Despite the wide support for the political and academic boycott, there exists a great deal of discomfort and confusion about the tactics and intentions of anti-normalisation work. While the Palestinian Campaign for the Academic and Cultural Boycott of Israel, PACBI, calls for a comprehensive economic, cultural and academic boycott of Israel and its institutions, it does not call for boycotting individuals. More precisely, it does not call for the boycott of Israeli individuals whose artistic and cultural work challenges the polices of the state of Israel.
For Ashery and Sansour, who have been collaborating since 2007, the question of the boycott comes up often, both on their blog and in conversation. It is perhaps inevitable that these questions arise, given the increasing influence of the boycott movement which targets artists it deems to be collaborators.
On the Falafel Road blog Ashery writes: “It became apparent that we can easily fall into the trap of ‘a dialogue’, of what is it like for both sides, something we were always keen to avoid, as it is not an equal situation in reality. Finding a mode of a conversation that usefully represents our position, that of a resistance to the occupation, rather than a ‘dialogue based on two perspectives’ is the task at hand.”
In 2006, Elia Suleiman, the acclaimed director of The Time That Remains, suspended his signature from PACBI’s petition for the cultural boycott of Israel. The petition, which has over 120 signatures, ranging from filmmaker Ken Loach to novelist Arundhati Roy, calls on intellectuals both inside and outside of Palestine to “appeal to the Israeli people to give up their silence, to abandon their apathy, and to face up to their responsibility”.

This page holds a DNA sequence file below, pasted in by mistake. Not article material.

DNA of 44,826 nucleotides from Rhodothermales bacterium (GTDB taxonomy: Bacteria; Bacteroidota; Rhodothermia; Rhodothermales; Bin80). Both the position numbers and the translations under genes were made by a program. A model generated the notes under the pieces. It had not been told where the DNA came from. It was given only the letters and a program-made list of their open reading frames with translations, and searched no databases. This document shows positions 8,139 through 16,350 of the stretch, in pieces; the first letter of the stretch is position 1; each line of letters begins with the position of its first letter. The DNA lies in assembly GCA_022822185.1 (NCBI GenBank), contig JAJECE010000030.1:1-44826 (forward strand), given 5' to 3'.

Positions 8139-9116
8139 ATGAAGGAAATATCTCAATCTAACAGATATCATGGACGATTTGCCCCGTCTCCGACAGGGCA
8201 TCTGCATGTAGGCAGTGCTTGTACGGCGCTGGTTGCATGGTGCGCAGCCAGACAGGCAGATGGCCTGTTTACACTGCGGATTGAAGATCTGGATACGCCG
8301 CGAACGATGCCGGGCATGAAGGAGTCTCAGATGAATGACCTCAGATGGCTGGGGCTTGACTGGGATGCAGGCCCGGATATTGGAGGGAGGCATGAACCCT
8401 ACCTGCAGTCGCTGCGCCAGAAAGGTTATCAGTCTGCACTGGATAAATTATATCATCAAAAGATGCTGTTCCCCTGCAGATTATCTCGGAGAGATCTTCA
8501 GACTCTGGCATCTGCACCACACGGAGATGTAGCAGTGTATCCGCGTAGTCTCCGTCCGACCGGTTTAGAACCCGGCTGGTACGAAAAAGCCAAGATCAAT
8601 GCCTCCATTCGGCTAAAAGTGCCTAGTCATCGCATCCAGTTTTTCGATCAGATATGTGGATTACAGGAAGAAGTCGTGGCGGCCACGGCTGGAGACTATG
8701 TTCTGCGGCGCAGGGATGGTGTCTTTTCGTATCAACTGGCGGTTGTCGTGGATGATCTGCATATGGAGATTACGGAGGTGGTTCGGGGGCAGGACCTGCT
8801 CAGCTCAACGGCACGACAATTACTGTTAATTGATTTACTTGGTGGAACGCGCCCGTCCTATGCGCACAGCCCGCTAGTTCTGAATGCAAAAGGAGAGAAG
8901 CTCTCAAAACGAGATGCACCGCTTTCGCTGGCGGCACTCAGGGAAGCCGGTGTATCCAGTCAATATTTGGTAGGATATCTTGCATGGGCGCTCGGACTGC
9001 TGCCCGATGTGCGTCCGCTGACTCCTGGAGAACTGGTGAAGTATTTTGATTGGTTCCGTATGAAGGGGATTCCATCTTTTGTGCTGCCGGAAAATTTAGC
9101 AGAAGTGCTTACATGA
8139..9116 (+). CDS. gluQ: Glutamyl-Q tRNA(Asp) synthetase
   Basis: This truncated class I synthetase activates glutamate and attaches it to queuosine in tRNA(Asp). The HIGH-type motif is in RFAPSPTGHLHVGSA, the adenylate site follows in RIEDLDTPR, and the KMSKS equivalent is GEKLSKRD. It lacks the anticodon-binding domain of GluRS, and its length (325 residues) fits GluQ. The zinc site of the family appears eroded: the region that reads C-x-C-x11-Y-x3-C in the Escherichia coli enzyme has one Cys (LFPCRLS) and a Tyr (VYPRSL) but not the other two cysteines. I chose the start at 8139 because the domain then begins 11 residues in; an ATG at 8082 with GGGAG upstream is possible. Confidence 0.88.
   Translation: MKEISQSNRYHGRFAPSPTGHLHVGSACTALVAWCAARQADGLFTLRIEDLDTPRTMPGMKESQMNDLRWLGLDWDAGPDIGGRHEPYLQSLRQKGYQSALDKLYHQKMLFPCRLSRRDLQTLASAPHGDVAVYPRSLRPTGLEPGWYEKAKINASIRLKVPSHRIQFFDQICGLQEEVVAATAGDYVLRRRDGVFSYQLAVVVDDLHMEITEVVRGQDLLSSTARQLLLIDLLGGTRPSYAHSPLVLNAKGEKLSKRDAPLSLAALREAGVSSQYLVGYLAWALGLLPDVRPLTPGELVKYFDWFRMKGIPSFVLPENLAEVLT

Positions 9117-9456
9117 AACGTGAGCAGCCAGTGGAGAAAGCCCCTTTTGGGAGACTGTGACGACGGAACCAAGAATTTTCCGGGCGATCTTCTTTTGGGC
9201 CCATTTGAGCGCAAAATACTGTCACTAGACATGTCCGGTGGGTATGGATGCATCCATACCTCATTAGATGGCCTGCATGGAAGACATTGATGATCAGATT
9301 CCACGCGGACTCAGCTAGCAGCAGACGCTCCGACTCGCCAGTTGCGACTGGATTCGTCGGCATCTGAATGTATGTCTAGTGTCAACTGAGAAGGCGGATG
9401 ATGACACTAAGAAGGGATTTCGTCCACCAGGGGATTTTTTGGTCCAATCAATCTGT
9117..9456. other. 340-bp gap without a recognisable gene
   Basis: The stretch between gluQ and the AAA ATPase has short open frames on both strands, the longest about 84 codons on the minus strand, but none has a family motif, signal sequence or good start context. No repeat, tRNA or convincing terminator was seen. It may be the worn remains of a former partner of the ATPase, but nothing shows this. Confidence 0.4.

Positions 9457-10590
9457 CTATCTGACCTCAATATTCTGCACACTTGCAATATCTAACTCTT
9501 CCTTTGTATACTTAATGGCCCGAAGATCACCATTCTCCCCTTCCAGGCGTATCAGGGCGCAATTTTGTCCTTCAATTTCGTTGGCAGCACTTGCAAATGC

While Suleiman supports the academic and institutional boycott of Israel, he was quoted in the Lebanese newspaper As-Safir stating his disagreement with how certain notable Israeli filmmakers were being ostracised for simply having an Israeli passport, despite producing work that is critical of the Zionist state.
Sansour admitted that she felt Falafel Road would be easier for a Western audience to accept, without being dismissed as propaganda, if she had an Israeli working on the project.
“People tend to think that such a project tends to re-enforce normalisation, when, in fact, it is anything but. There is a misunderstanding of the boycott , and it is a problem for Palestinians because it becomes like a witch-hunt almost. We made a great effort in our book published in 2009 to show the opposite and even mock the concept, and we make it clear that we abide [by] the cultural boycott,” Sansour said.
On February 15, the Israeli knesset approved an initial reading of a bill that would fine Israeli citizens who boycott Israeli institutions or individuals. Under the proposed law, any group or individual can sue boycotters for damages of up to 30,000 shekels ($8,500) without having to prove that damage was caused.
This latest move by the Israeli government is just one of many policies the knesset has put in motion to counter what they fear is a campaign to “delegitimise” Israel. And while the bill primarily targets citizens inside the state, it also calls for foreign nationals who encourage anti-Israel boycotts to be denied entry into Israel.
Just as Palestinians inside Israel are targeted by the state for their activism, the Israeli left is ostracised by both its government and anti-normalisation activists. It is a pertinent question that must be asked: By virtue of having a creative partnership with an Israeli artist, is one guilty of violating the boycott of Israel by Palestinians?